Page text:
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Friday, June 30, 2017

Road Trip- Summer With Robin in Rhode Island

I'm lucky that living in New York City allows me the opportunity to attend many book signings, talks, and sometimes, book launch parties. Last week I made a road trip to Rhode Island to visit my sister-in-law (who also loves books) to attend Summer With Robin at the Quidnessett Country Club.
A view from the Quidnessett Counrty Club

The setting is beautiful, and it was a perfect evening for book fun. We started the day wandering around Newport, my first trip there. It's such a lovely place! We walked around the wharf, had a delicious lunch at 22 Bowen's, splitting a burger and some polenta fries, and we each had a Kiwi Burst, a refreshing cocktail of rum, pineapple vodka, kiwi and mint.

After visiting the quaint little shops (the Newport Mansions Store on Bannister Wharf is a must-stop), we headed over to the country club. We had VIP tickets, which entitled us to a cocktail hour, with passed appetizers and a pasta station, and an opportunity to meet the authors and have our books signed.

The sold-out event was filled with mostly women, all readers, many of whom have attended this event annually. Robin introduced each author and gave them a few minutes to give a short overview and read from their books.
Robin Kall with her sister and the authors

Jillian Cantor's novel, The Lost Letter, is an historical novel set in two time periods. The first is 1938 Austria during the German occupation, featuring a stamp engraver apprentice.
The Lost Letter

The second time period is 1989, when Katie has to move her father to an Alzheimer's care unit and has his stamp collection appraised. The appraiser finds an unusual stamp, and that ties the two time periods together. It's a story that features family, strong women, and the Jewish resistance.

Angelica Baker's Our Little Racket is a debut novel set in 2008 in Greenwich Connecticut, about the aftermath of the failure of large bank, and how the failure affects five women involved with the bank's CEO, who faces accusations of wrongdoing.
Our Little Racket

Laura Dave, whose last novel 800 Grapes was a bestseller, is back with Hello, Sunshine, a modern tale about the role of social media in our lives. Her protagonist is a successful YouTube personality who has managed to work her way into a Food Network TV show. When she is hacked, it comes out that she is a fraud. The book has already been optioned for a movie, with Dave's screenwriter husband, Josh Singer (Spotlight) writing the screenplay.
Hello Sunshine

Kall asked the women what their inspiration was, and Baker said that when her writing was going poorly, and she started to read about the Bear Stearns and Lehman Brothers collapses, which she was unfamiliar with. She said she can read fiction when she writes.

Cantor can't read historical fiction when she writes. She didn't know anything about stamps when she started, and her agent suggested the topic to her. During a visit to the National Holocaust Museum in Washington DC, she was fascinated by the Resistance exhibit, and the fact that many were so young was impressive.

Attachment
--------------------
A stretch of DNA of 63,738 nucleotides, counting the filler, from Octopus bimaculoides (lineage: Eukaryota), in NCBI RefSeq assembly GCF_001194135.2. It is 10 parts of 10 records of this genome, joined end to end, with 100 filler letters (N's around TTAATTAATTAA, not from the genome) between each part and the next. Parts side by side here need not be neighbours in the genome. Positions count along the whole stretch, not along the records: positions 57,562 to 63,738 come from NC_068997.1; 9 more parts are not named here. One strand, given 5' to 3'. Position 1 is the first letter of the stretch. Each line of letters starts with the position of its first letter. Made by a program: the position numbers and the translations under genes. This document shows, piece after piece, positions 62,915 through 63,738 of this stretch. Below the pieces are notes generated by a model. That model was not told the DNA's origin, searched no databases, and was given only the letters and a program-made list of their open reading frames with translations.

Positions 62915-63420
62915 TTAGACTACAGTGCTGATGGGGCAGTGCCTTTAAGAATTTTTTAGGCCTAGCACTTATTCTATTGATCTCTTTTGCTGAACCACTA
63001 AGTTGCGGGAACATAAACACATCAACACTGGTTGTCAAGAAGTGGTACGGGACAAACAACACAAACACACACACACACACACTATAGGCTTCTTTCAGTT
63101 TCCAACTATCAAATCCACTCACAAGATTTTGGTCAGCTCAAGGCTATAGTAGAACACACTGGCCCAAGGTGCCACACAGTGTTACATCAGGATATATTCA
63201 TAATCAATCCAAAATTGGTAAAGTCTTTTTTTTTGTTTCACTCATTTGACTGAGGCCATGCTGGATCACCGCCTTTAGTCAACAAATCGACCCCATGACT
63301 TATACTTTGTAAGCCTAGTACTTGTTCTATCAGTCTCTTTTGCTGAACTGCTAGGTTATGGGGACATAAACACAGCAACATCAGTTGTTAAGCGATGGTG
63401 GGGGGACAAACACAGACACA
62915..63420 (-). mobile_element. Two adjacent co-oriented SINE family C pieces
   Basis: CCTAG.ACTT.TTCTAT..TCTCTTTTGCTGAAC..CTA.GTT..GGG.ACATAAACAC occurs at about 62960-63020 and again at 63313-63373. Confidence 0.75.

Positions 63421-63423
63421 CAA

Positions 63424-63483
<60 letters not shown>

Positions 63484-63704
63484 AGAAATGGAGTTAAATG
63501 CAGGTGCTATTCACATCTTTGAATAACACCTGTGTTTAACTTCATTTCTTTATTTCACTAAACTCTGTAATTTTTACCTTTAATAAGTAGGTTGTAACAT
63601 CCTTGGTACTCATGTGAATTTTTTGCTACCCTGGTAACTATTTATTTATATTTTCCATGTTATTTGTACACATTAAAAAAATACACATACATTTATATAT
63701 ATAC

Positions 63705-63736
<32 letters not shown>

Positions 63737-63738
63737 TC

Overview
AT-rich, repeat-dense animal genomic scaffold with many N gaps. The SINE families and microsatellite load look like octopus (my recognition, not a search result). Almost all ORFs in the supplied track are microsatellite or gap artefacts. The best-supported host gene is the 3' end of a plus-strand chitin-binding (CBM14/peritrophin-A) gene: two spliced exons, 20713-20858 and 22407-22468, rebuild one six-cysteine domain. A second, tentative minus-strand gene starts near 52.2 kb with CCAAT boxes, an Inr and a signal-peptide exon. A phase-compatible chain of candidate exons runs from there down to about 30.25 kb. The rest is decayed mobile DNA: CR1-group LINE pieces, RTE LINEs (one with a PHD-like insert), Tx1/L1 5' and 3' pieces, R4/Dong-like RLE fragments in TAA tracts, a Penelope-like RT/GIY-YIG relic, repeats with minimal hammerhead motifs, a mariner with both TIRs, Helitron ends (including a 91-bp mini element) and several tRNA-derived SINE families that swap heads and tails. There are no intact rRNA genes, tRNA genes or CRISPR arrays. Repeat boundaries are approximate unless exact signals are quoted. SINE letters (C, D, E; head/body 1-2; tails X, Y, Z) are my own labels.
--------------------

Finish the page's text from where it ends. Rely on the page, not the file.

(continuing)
Her character Elena was inspired by a woman in the exhibit. Cantor created a Pinterest board with items about stamps, the Resistance, and Kristallnacht that helped her with research. She spoke of the ordinary people who lived in extraordinary times.

Dave was intrigued by the Sony hack, it made her wonder whose life when put under a microscope would look pure, and took her story from there. She immersed herself in the Food Network and food bloggers to get the look and feel for her character.

She mentioned something that the audience found interesting. She spoke about a marriage researcher who said she could tell what makes a marriage work. If the couple used the word "we" rather than "I', they would make it. You could hear the wheels turning as the audience all considered what word they used. Dave made the audience laugh when she said she now says "We're annoyed at you" when talking to her husband.

The writers talked about eavesdropping on others' conversations (at restaurants, on subways), the publishers asking them to be active on social media, Skyping with book clubs (they like it), and situations they won't use (most having to do with immediate family).

Dave spoke about spilling water on her computer and losing 200 pages of a novel. She was sad for a day, but then bucked up and started again. That led to a discussion about the importance of emailing the manuscript to yourself as you go along.

Kall finished up by asking my favorite question- what are you reading?- to the authors. Cantor raved about Georgia Hunter's We Were The Lucky Ones, The Seven Husbands of Evelyn Hugo, Sarah Dunn's The Arrangement and an older nonfiction book, Erik Lawson's In The Garden of the Beasts.

Baker is reading Julia Buntin's Marlena, Stephen Florida, The Epiphany Machine, and Britt Bennett's The Mothers.

Dave had five books on her list: James Hansen's First Man, (which is also a movie written by her husband starring Ryan Gosling as astronaut Neil Armstrong), J. Courtney Sullivan's Saints For All Occasions, Matt Klam's Who Is Rich?, and two older books, Michael Chabon's Wonder Boys and Isabel Gilles' memoir It Happens Every Day.

Robin had delicious cookies for all of us on our way out, and it was the perfect ending to an informative and interesting evening. You can find out more Reading With Robin's events here.

1 comment:

  1. Oh my gosh, what a fun an event and having a member of your family to share it with makes it even better!